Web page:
Kansas City Chiefs legend Len Dawson passed away Wednesday morning at 87 years old. We are all extremely sad at the passing of Mr. Chief, but let us remember the joy that he brought to all our lives. I speak for all of the Chiefs Kingdom when I start this article by passing all of our collective deepest condolences to the family and friends of Mr. Dawson. He was loved by all of us and will be greatly missed.
Remembering The Legendary Career Of A Chiefs Hall Of Famer
But this article isn’t about the sadness of Len passing away. This article concerns the good times and relieving his greatness in Kansas City. The beginning of him and his long road to and in Kansas City began with his decision to attend the University of Purdue in 1953. A key reason he chose Purdue over the great Ohio State University was because of his connection with an assistant coach there. That coach’s name was Hank Stram.
Fast forward nine years and Stram is the head coach of the Dallas Texans and Len is a free agent going into his sixth season in the NFL. Both men were happy to reunite and it showed as they hit the ground running. After a 14-14 start in the first two seasons of the franchise, Dawson helped lead the Texans to an 11-3 record and won the team’s first AFL Championship. Dawson led the AFL in touchdown passes on his way to winning the AFL MVP award that season.
It was after that season that team owner Lamar Hunt moved the Texans from Dallas to Kansas City and renamed them the Chiefs. The rest, as they like to say, is history. In total, Dawson played 14 years with the Chiefs, leading them to three AFL Championships, and two Super Bowl appearances including the Super Bowl Championship in 1970.
It was during halftime of the first Super Bowl against the Green Bay Packers that the picture was taken that became legendary. There sitting on a metal folding chair in the middle of the locker room is Dawson, smoking a cigarette with a Fresca on the floor between his feet. Despite the team losing that game, the picture earned him the nickname “Lenny The Cool”.
During his playing career, he threw for 28,711 yards and 239 touchdowns. Those do not seem like impressive numbers by today’s standards but Dawson ranked fifth all-time in both categories at the time of his retirement. His list of accomplishments and awards is legendary.
Dawson led the AFL in passing touchdowns four times, passer rating six times, and completion percentage seven times. He was a six-time AFL All-Star, two-time first-team All-AFL, AFL MVP, AFL Championship Game MVP, and member of the AFL All-Time Team. He made one Pro Bowl, was awarded Super Bowl IV MVP and won the NFL Man of the Year Award in 1973. His number 16 was retired by the Chiefs when he was put into the Chiefs Hall of Fame in 1979. He was then enshrined in the NFL Hall of Fame in 1987.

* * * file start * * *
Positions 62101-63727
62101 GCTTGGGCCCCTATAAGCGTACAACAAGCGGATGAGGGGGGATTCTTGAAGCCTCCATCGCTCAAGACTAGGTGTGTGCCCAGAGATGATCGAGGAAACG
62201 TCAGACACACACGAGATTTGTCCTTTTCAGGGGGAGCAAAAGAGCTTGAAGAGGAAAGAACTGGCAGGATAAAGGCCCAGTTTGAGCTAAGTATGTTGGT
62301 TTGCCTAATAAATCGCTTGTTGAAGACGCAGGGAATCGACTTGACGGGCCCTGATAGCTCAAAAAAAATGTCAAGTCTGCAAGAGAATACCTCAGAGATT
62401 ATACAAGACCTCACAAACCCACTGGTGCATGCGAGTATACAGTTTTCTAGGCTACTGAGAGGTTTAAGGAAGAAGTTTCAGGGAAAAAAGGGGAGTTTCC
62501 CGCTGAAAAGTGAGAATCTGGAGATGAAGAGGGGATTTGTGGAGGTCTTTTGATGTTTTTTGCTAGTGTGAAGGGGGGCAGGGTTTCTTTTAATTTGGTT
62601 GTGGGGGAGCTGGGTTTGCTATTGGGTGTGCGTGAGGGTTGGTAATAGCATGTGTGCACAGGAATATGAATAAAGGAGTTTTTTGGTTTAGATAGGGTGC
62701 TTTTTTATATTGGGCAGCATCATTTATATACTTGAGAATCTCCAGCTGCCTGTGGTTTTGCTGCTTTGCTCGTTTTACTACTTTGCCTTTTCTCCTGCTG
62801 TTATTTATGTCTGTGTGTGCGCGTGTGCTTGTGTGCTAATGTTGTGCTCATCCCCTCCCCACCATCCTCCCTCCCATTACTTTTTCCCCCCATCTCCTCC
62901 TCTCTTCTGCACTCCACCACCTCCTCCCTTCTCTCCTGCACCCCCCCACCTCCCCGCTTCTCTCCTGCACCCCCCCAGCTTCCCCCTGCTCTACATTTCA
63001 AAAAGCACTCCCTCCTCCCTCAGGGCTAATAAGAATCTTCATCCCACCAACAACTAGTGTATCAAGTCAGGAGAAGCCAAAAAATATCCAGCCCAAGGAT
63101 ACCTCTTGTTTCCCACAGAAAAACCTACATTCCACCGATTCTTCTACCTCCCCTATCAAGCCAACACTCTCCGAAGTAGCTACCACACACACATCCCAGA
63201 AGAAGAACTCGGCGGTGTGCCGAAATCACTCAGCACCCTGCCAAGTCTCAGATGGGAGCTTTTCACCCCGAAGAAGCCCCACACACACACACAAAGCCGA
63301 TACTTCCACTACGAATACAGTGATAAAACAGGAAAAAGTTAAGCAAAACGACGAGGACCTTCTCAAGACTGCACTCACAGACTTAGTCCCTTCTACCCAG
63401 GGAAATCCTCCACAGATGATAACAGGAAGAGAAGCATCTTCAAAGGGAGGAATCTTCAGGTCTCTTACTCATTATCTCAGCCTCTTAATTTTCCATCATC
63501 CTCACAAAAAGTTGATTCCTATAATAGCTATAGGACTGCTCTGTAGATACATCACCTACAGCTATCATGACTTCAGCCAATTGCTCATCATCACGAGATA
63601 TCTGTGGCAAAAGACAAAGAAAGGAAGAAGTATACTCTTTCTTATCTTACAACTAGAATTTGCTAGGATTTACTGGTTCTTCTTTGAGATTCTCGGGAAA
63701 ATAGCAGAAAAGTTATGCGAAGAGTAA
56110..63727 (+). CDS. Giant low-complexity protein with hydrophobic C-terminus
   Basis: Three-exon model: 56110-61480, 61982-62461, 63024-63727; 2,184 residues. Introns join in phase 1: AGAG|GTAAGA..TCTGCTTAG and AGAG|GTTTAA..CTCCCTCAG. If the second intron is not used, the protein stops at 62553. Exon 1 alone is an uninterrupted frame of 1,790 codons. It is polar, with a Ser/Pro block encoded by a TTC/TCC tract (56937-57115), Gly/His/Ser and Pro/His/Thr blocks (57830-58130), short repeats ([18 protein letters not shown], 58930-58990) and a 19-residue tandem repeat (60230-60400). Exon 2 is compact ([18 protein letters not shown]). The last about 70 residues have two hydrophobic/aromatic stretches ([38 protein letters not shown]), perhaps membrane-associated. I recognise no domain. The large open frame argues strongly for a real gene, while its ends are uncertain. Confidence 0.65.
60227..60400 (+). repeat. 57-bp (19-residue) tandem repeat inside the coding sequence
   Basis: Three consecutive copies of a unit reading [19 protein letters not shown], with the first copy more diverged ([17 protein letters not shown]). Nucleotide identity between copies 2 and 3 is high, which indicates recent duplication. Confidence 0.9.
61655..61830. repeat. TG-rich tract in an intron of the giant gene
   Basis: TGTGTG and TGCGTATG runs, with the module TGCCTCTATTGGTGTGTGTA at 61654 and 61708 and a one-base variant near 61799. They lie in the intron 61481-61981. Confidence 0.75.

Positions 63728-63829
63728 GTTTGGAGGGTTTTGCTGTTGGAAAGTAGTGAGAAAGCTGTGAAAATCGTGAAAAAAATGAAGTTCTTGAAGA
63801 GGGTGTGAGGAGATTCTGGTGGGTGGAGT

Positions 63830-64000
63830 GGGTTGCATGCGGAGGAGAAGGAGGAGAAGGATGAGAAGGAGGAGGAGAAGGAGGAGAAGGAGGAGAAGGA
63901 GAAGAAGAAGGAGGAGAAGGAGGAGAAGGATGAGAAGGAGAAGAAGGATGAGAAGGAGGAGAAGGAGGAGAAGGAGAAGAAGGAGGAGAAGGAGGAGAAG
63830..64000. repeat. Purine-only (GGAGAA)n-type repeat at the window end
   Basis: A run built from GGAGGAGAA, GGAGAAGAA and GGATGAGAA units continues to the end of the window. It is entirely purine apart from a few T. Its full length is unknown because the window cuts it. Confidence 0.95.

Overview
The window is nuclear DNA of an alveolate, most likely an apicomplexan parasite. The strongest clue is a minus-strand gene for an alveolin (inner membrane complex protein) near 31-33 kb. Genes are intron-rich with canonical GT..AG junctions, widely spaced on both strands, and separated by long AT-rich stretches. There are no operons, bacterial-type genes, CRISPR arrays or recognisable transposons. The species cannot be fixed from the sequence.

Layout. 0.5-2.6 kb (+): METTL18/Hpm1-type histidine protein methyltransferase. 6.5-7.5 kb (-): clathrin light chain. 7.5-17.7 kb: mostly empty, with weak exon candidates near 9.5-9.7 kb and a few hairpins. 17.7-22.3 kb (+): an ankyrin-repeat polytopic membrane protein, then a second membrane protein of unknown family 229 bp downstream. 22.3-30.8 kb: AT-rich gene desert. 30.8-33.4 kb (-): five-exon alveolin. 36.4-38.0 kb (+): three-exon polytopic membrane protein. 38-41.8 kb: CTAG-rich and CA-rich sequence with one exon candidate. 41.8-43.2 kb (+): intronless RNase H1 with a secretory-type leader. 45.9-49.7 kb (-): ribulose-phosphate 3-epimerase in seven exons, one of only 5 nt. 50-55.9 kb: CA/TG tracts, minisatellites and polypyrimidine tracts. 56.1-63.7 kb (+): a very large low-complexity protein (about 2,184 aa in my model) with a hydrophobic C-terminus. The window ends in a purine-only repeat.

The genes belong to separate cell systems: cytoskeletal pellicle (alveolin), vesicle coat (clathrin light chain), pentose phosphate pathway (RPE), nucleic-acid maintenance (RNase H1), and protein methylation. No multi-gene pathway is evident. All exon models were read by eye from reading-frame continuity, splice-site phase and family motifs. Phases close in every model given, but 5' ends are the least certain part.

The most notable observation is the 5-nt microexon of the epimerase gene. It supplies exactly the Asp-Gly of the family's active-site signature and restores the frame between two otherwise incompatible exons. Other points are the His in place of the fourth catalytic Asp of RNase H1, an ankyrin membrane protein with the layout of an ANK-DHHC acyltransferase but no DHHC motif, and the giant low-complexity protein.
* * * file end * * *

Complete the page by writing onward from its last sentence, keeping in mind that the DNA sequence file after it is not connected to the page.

Legend And Love For Dawson Extends Beyond His Chiefs Career
Books have literally been written about Dawson’s playing career, so I could go on and on about that. But Len was so much more than that to Kansas City. I was born in 1982, so I never saw Len take a snap of the football, but what I did see was Dawson on my television every night on KMBC-TV news. I also saw him on his HBO show “Inside The NFL”.
Dawson started his broadcasting career in 1966 when he became the sports director at KMBC-TV. For those reading who think that date can’t be right, because he didn’t retire until 1976, the date is accurate. Dawson began his career in broadcasting while he was still playing in the NFL. Can you imagine Patrick Mahomes practicing and then being in the press core asking Andy Reid questions and doing the news that night to talk about the team? Well, Len did that for nine years.
He remained as a full-time sports anchor on KMBC-TV until he retired from the desk after 43 years in 2009. He still made appearances on the news during the football season, but being able to turn on channel nine at 10:00 pm and know you would see Len was gone. You did not realize what you were missing until that first time you turned on the news and he wasn’t there and you had to question if you could trust who was talking.